Consumers push these changes on themselves by demanding greater and greater things, and there is a limit to what can be accomplished.

Of course this really comes down to computer scientists because with efficient algorithms, the computational intensity of the application can be greatly reduced. Unfortunately algorithms can be as flawed as human logic at times. And that is just an imperfection in humans you have to realise.

I'm not making excuses, that's just the way things are. It is perfectly engineered for the purpose it was designed for. That is in an internet connected world that is security concious, and requires music and video, etc... And with moving to 64bit.

Another example is the move to IPv6. It uses more space to store the address with the packet you are sending because more and more people are living in the world and getting connected to the internet. Just like the bytes problem described above we need larger and larger numbers to label internet connected computers with. Thankfully with IPv6, this will not be an issue again until we develop nanobots with an IP stack.

There is a famous saying by bill gates that no-one will ever need more than 640 KiBs of RAM. You laugh at it now, but my camera takes 6MB photos. I acknowledge that I need system resources to process that and move on with my life knowing that I am better for the alternative is using film and printing photos, which if you've ever worked with film you know is a dirty dirty water hungry process that wastes natural resources and pollutes.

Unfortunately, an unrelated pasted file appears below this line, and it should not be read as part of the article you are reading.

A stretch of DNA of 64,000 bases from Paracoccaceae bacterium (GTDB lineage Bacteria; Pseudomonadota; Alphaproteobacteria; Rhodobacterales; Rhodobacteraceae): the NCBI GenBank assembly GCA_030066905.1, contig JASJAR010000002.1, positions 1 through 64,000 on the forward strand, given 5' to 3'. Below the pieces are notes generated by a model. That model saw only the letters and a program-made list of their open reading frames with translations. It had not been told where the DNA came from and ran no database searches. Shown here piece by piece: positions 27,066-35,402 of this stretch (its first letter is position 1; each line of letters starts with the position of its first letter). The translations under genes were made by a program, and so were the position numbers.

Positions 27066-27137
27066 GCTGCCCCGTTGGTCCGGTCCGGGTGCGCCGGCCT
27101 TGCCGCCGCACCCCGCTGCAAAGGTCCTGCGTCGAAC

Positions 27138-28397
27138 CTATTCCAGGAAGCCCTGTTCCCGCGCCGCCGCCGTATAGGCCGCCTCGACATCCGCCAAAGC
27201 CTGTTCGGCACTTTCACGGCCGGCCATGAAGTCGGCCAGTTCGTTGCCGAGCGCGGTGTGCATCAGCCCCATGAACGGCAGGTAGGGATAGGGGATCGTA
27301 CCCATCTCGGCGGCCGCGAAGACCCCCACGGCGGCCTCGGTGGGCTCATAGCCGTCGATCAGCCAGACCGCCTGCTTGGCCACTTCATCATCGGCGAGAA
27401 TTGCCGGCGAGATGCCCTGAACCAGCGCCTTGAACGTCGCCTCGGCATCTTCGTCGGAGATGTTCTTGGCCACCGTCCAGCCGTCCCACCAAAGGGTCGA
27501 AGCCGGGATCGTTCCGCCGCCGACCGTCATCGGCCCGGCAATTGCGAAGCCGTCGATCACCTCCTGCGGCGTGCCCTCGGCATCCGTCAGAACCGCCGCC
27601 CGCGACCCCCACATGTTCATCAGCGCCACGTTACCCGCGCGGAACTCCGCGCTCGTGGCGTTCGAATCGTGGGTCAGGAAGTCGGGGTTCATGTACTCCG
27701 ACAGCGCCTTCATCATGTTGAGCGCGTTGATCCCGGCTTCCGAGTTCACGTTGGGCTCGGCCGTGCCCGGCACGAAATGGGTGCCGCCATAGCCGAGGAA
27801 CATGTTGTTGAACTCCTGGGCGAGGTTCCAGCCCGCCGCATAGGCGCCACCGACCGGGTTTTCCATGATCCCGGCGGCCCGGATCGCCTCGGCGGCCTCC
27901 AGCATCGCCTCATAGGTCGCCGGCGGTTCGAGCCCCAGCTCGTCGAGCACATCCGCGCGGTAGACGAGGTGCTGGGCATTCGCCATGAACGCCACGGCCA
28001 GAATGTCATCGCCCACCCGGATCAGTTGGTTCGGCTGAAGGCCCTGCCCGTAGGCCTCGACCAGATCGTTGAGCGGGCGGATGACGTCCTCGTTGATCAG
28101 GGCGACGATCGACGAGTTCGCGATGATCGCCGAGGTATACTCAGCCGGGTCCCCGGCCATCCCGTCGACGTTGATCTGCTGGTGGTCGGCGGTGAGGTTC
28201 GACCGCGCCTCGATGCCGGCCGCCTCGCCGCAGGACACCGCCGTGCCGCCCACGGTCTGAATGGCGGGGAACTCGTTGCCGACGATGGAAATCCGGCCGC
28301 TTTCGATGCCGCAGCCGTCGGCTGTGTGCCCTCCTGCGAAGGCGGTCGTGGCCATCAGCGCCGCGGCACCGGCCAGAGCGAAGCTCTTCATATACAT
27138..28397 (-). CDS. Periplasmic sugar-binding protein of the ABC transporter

E-waste is bad, but it is more manageable than cutting down the number of trees we would require in paper. And then storage space for it. And with innitutives like RoHS, and computer recycling almost a reality, the burden is much less. Not to mention by using more efficient computers the computational time is decreased, further decreasing energy usage. Unfortunately for us computers just keep creeping into more and more electronics keeping power usage at approximately the same level.

Architecturally computers are just one big compromise after another. Just like truncating a Fourier or Taylor series. We work with that is possible and feasible, and the results turn out really well most of the time.

This post is way too long.

So in conclusion, the market exists from the very low end right up to the top end to allow users to pick a computer that suits their need. I mean I haven't bought a cray supercomputer. But if you could afford a computer that was slightly faster at loading your e-mail, the salesperson may give you a good enough impression to make you split with that money. And in the end the customer is happy with it all as it works very well for them accessing their e-mail.

Then after time they get annoyed because the IP stack takes too long to read from the HDD and to initialise at boot up. etc... And you end up in this forever upgrade cycle. Not to mention the burden anti-virus software places on computers.